7. Kelsey Griffin, F, Connecticut Sun: What Griffin is doing extremely well - as expected give her college numbers - is rebounding, on both ends of the floor. But more subtly, her steal percentage of 3.8% (1.2 spg) shows the type of excellent instincts she has as both ends as well. Griffin isn't higher because a) she doesn't contribute as much to her team as others and b) her shooting percentages are below average for her position. But she's a valuable asset particularly because of her intangibles and the fact that rebounding, though not bad for the Sun, is one of their weaker areas.

8. Jeanette Pohlen, G. Indiana Fever: Pohlen is turning out to be a valuable scoring threat off the Fever's bench and has she earns more minutes, her standing on this list - and the Rookie of the Year race - will improve. Her 78% true shooting percentage is outstanding and her 50% 2-point percentage is solid. But the reason she isn't higher on this list is she's a scorer with a low usage rate, thus far - her usage rate of 12.5% is what Ken Pomeroy might call nearly invisible offensively.

9. Alison Bales, C, Atlanta Dream:  Bales was among the people on the radar last season and she gets the nod here for contributing more to the Dream than Le'coe Willingham does to the Seattle Storm. Other possible options for these last two spots would be Porsha Phillips, Danielle Robinson, and Tan White, but think of it this way: if a team has three candidates for any award isn't the third player generally so much less likely to win that she's no longer a candidate?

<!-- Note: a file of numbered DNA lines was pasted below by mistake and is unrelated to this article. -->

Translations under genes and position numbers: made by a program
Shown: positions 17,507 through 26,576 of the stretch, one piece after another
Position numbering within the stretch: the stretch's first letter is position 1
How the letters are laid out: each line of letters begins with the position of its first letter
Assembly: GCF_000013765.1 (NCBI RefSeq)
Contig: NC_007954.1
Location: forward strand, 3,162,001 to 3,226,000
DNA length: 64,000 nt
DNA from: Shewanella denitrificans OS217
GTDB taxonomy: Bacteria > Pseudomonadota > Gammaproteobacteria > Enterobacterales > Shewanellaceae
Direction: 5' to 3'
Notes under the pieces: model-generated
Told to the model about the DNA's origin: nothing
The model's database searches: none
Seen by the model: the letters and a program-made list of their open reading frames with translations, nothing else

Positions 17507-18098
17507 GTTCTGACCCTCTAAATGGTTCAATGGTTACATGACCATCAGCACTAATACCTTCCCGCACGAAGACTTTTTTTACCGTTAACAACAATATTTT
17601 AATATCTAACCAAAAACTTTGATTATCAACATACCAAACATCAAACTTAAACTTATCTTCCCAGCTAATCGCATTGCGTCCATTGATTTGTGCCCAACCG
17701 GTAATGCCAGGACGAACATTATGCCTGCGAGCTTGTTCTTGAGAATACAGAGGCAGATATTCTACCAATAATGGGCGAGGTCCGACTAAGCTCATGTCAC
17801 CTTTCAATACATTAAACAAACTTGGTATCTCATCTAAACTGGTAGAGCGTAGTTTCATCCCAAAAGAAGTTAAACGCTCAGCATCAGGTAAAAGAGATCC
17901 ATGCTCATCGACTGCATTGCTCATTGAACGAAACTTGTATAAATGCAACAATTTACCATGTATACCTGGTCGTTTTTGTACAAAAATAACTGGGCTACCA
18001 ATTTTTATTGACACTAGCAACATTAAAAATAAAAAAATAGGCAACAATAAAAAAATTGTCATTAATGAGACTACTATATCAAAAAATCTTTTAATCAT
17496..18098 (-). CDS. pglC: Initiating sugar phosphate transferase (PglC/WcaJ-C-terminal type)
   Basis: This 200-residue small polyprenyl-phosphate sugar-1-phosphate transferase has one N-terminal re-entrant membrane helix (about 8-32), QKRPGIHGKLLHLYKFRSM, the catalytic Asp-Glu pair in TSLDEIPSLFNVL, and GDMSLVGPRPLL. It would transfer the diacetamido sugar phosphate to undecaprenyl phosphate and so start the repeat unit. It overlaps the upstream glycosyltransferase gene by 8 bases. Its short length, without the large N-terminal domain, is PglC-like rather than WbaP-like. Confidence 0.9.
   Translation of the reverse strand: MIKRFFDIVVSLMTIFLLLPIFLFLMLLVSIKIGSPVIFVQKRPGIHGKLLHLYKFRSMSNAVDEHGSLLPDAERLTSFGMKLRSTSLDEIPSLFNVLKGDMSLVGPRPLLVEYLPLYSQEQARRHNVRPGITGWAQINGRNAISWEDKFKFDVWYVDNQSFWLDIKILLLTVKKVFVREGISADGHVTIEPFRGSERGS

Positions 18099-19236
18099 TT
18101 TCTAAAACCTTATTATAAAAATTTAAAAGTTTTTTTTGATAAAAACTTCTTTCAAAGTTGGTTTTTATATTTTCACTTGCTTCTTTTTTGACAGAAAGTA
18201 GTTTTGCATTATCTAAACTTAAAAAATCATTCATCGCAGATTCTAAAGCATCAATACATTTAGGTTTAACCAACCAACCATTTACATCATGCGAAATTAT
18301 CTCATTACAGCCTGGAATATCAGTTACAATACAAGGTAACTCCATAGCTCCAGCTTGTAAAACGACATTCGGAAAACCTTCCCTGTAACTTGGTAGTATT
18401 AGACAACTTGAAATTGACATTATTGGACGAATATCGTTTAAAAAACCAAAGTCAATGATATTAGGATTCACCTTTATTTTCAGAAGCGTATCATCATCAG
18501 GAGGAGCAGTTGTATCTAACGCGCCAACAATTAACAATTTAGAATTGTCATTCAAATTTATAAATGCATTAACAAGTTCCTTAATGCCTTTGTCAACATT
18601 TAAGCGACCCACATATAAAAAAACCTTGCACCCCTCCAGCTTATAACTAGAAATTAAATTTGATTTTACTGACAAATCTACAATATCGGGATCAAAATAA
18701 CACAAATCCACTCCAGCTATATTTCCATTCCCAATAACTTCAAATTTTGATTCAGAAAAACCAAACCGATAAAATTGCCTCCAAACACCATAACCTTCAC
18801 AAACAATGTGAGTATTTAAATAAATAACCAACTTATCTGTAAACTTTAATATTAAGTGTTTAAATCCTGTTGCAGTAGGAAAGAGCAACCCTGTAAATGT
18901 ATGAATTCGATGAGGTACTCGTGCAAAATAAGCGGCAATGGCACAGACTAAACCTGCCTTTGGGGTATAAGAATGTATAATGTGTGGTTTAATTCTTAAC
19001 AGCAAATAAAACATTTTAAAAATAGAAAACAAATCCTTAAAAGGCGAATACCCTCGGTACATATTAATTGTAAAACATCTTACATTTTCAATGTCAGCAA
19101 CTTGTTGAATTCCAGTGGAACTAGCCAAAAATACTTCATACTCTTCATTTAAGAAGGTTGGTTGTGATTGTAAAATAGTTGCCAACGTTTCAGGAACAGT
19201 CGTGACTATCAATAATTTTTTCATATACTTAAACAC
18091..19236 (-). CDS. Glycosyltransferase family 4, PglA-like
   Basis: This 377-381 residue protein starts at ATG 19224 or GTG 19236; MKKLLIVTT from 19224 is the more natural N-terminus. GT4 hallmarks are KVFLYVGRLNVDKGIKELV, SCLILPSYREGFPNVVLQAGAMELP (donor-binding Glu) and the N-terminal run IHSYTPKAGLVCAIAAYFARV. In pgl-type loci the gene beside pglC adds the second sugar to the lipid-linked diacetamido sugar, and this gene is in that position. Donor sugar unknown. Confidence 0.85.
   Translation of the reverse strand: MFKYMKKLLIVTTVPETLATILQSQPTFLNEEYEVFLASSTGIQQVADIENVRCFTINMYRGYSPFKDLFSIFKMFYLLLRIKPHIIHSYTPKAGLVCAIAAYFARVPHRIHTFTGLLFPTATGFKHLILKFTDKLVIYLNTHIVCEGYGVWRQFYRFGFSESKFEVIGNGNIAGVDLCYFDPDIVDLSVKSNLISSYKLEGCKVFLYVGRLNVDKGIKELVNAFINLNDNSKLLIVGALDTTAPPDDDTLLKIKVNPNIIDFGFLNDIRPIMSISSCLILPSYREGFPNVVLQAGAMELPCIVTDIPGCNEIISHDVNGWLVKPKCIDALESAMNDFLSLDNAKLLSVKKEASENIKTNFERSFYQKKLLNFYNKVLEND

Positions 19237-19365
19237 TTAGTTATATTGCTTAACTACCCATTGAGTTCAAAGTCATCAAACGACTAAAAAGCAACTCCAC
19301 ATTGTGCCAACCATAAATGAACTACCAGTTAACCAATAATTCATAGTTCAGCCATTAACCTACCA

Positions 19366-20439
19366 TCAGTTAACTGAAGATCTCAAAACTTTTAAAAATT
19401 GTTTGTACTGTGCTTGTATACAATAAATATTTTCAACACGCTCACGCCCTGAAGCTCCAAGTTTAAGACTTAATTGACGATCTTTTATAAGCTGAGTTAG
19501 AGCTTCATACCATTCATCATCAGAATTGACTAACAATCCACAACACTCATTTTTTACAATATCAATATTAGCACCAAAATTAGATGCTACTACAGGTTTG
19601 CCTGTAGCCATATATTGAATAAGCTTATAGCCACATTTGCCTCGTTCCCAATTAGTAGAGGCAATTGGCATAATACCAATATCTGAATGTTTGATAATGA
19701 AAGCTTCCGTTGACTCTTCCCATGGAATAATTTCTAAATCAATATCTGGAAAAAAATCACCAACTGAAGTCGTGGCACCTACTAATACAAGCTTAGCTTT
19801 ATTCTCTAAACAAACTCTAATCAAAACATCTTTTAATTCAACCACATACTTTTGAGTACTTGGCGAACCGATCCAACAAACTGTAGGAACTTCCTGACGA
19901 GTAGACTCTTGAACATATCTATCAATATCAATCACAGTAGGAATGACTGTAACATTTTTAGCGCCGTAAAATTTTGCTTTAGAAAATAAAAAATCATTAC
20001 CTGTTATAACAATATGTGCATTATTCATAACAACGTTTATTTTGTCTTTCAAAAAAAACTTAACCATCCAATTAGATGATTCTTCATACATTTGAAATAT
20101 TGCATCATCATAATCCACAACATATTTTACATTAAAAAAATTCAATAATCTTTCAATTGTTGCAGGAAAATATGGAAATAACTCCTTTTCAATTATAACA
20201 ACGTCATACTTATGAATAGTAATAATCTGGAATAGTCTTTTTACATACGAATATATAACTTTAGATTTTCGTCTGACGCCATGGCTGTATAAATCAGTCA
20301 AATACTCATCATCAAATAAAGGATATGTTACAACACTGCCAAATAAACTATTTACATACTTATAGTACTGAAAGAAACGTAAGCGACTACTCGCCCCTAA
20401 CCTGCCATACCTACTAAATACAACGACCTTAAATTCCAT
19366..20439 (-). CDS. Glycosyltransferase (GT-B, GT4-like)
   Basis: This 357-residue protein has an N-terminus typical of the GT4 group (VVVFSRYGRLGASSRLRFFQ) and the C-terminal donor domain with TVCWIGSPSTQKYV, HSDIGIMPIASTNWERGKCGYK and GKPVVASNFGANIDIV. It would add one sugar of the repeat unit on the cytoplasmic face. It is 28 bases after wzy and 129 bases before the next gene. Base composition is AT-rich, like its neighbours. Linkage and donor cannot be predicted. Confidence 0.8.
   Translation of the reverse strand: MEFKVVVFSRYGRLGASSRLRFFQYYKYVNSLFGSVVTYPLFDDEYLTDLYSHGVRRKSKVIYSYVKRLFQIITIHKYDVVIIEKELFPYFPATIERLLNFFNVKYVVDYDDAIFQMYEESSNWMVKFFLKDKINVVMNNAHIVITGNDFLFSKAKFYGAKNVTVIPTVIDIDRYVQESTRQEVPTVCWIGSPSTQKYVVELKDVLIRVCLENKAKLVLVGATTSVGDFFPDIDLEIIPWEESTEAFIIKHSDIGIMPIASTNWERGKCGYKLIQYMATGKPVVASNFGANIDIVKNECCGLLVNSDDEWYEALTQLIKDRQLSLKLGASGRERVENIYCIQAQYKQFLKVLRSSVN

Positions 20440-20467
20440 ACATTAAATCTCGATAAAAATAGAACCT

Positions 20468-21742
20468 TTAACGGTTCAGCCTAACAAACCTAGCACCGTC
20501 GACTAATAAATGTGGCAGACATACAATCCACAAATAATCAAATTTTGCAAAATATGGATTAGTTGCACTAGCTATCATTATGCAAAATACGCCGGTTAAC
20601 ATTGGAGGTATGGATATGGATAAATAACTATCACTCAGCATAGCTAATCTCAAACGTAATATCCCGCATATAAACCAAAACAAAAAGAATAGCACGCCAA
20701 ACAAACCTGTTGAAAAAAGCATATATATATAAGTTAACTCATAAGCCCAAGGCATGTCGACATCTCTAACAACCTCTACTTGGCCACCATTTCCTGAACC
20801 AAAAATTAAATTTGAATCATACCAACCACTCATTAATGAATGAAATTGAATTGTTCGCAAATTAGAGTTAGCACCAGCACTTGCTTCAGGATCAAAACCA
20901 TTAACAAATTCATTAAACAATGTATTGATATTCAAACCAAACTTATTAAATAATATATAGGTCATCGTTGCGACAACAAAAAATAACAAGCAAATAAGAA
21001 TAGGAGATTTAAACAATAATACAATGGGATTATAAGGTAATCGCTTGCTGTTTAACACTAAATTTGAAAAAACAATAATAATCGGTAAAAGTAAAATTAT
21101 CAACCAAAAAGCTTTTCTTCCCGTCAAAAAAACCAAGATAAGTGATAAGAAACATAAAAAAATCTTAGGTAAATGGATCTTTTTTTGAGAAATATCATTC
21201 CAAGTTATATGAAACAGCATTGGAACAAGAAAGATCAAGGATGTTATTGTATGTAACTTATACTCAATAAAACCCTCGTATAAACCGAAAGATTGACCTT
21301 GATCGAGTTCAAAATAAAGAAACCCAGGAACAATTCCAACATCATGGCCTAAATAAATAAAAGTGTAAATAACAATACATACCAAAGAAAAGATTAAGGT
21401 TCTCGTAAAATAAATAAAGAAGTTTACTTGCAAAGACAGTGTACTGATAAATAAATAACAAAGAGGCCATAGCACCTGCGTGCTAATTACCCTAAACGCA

10. Le'coe Willingham, F, Seattle Storm: This one requires some explanation - Willingham is somewhat representative of the Storm's struggles as a team. Her points per empty possession is low, which doesn't help a team that is already struggling with shooting efficiency out of the gate. Nevertheless - and I missed this at first - Willingham has the third-highest true shooting percentage on the team. Why? She has a free throw rate of 75% and is shooting 83% from the line. That's particularly important for the Storm, who currently stand at 11th in the league in terms of free throw rate, according to Kevin Pelton of StormBasketball.com. Willingham will almost certainly rise on this list as the season goes on.